Sara Hedger, Head of Safeguarding & Child Protection GEMS, looks at the importance of self-care.
Moderate amounts of stress can be helpful when revising for exams or meeting deadlines, and it is a relief once you have tackled the issue. I have been watching the effect of this on my own family going through exams, and on colleagues and friends in education living through every part of their students’ journey to success.
Teachers will go to great lengths to ensure that their students succeed in their exams and are equipped to deal with anything that comes their way. Most teachers enter the profession to make a difference, and to ensure that students do as well as they can academically and emotionally, and we put ourselves under pressure to deliver.
As teachers, we celebrate the successes of our students with an attitude of ‘you did it yourself’, down-playing our influence on the outcomes for students. But we take failures personally, attributing every moment to our influence and feeling that we have also failed. Reflection is healthy; blame is not.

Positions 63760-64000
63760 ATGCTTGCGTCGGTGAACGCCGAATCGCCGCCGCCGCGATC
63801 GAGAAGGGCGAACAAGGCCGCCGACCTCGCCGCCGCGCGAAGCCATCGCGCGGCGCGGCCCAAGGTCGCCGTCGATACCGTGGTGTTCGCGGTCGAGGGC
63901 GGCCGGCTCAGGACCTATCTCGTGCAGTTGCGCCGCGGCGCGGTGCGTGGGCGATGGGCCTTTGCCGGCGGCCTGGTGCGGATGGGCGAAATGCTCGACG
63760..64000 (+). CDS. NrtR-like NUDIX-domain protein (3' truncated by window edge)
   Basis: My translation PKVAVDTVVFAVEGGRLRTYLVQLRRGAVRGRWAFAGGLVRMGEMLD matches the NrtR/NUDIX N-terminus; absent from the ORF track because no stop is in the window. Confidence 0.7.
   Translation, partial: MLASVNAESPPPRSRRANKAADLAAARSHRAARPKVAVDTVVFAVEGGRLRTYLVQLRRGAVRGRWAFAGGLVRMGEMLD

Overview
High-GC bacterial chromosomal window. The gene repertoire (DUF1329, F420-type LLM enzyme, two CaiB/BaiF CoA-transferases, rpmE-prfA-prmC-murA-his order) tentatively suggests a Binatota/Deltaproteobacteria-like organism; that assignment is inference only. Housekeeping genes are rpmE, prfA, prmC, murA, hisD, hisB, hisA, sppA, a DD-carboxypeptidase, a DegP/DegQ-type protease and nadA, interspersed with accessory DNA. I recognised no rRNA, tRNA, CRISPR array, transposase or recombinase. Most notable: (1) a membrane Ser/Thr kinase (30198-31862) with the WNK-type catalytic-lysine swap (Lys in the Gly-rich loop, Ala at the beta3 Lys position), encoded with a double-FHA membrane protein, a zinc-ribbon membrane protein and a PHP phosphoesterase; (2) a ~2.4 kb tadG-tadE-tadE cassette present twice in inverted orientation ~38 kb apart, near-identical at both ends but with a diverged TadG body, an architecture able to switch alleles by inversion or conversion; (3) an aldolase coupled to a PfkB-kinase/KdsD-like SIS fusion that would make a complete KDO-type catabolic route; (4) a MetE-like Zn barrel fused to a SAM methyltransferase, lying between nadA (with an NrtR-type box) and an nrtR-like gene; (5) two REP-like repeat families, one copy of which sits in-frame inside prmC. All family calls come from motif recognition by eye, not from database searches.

How do we look after our emotions at particularly stressful times?
- Immediate coping skills
Deep breathing exercises
Positive self-talk to calm our inner critic
- Just for fun
Do the things that you enjoy
Listening to or play music
Find time to recharge your batteries
- Emotional well-being
Write down what you are feeling
Nurture a positive self-image
- Physical nourishment
Eat a variety of food; it can add to our negative feelings if we don’t
- Social connection
Spend time with family, friends and pets
Do something for someone else e.g. buy a coffee for the next person in line